2. ^ Beck, G. (2005). "Krishna as Loving Husband of God". Alternative Krishnas: Regional and Vernacular Variations on a Hindu Deity.   Vishnu was by then assimilated with Narayana
  3. ^ Hastings 2003, pp. 540–42
  4. ^ Srinivasan, Doris (1997). Many heads, arms, and eyes: origin, meaning, and form of multiplicity in Indian art. Leiden: Brill. p. 134.  
  5. ^ Gopal, Madan (1990). K.S. Gautam, ed. India through the ages. Publication Division, Ministry of Information and Broadcasting, Government of India. p. 76. 
  6. ^ Schweig, Graham M. (2005). Dance of Divine Love: The Rڄasa Lڄilڄa of Krishna from the Bhڄagavata Purڄa. na, India's classic sacred love story. Princeton, N.J: Princeton University Press. Front Matter.  
  7. ^  
  8. ^ a b Hastings 2003, p. 540
  9. ^ Kalyan Kumar Ganguli (1988). Sraddh njali, Studies in Ancient Indian History: D.C. Sircar Commemoration: Puranic tradition of Krishna. Sundeep Prakashan.  p.36
  10. ^ Flood, Gavin D. (1996). An introduction to Hinduism (in Engl.). Cambridge, UK: Cambridge University Press. p. 341.   "Early Vaishnava worship focuses on three deities who become fused together, namely Vasudeva-Krishna, Krishna-Gopala and Narayana, who in turn all become identified with Vishnu. Put simply, Vasudeva-Krishna and Krishna-Gopala were worshiped by groups generally referred to as Bhagavatas, while Narayana was worshipped by the Pancaratra sect."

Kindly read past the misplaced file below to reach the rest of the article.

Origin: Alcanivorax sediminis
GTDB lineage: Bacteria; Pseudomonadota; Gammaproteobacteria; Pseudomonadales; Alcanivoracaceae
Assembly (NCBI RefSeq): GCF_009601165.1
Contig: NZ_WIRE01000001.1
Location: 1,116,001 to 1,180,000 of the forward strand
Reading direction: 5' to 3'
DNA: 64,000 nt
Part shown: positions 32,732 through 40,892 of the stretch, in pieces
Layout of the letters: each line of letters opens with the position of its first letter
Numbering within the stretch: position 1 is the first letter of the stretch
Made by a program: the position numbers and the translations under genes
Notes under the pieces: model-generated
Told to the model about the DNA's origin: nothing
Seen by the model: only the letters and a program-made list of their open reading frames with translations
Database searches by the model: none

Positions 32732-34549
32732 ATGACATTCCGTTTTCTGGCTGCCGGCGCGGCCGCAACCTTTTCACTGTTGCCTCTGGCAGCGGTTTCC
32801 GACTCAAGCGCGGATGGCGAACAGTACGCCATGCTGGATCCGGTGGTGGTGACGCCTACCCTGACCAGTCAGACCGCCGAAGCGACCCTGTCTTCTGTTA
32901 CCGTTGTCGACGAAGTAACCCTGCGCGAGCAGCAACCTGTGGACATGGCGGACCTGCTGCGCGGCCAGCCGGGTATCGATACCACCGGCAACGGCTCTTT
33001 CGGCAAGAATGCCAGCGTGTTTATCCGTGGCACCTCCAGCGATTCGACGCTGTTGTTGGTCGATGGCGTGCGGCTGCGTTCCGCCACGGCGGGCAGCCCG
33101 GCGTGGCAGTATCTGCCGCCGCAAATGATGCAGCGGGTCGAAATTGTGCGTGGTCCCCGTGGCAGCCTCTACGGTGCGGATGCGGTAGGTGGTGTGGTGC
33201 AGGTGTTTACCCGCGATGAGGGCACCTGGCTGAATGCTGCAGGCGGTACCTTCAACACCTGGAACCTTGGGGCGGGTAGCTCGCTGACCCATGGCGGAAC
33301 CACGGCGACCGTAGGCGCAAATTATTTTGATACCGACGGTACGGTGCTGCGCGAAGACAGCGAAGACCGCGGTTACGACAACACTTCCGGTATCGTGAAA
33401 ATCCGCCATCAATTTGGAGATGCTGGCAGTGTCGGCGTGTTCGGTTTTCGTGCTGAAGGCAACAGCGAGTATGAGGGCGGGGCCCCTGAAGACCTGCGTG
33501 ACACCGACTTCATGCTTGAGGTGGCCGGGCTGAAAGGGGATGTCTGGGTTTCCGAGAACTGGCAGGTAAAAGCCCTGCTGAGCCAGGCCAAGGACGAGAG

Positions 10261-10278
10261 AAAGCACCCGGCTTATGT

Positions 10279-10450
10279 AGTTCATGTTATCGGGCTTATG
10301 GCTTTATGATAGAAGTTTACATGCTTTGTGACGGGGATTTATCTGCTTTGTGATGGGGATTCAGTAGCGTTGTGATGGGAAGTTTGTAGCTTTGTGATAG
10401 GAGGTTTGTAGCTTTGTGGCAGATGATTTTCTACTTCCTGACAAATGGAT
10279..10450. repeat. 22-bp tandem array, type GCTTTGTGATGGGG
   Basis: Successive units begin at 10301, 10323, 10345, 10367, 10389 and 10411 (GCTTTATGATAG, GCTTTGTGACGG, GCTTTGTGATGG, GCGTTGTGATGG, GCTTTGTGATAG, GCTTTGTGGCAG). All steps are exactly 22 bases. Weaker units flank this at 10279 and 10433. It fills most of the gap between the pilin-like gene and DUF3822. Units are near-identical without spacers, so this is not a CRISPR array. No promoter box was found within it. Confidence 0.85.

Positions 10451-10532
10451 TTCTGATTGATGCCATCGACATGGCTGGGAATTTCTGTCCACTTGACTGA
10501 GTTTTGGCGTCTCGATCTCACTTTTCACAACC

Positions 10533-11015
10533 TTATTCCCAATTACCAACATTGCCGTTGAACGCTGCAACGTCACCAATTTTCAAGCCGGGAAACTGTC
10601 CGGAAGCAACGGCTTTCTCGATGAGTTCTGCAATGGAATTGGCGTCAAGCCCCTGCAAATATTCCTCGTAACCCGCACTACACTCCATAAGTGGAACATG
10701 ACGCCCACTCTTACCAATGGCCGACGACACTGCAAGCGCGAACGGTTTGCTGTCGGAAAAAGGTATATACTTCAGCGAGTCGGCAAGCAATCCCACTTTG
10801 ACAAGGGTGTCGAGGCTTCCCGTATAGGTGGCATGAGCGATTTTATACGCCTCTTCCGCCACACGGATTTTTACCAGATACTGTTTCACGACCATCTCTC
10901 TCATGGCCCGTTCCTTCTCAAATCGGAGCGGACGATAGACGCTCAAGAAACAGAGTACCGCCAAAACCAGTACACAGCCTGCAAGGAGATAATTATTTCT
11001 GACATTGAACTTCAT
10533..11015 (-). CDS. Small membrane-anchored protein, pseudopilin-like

11. ^ Banerjea, 1966, page 20
  12. ^ A Corpus of Indian Studies: Essays in Honour of Professor Gaurinath Sastri, Page 150, 1980 – 416 pages.
  13. ^ Page 76 of 386 pages: The Bhagavata religion with the worship of Vasudeva Krishna as the ... of Vasudeva Krishna and they are the direct forerunners of Vaisnavism in India.Ehrenfels, U.R. (1953). "The University of Gauhati". Dr. B. Kakati Commemoration Volume.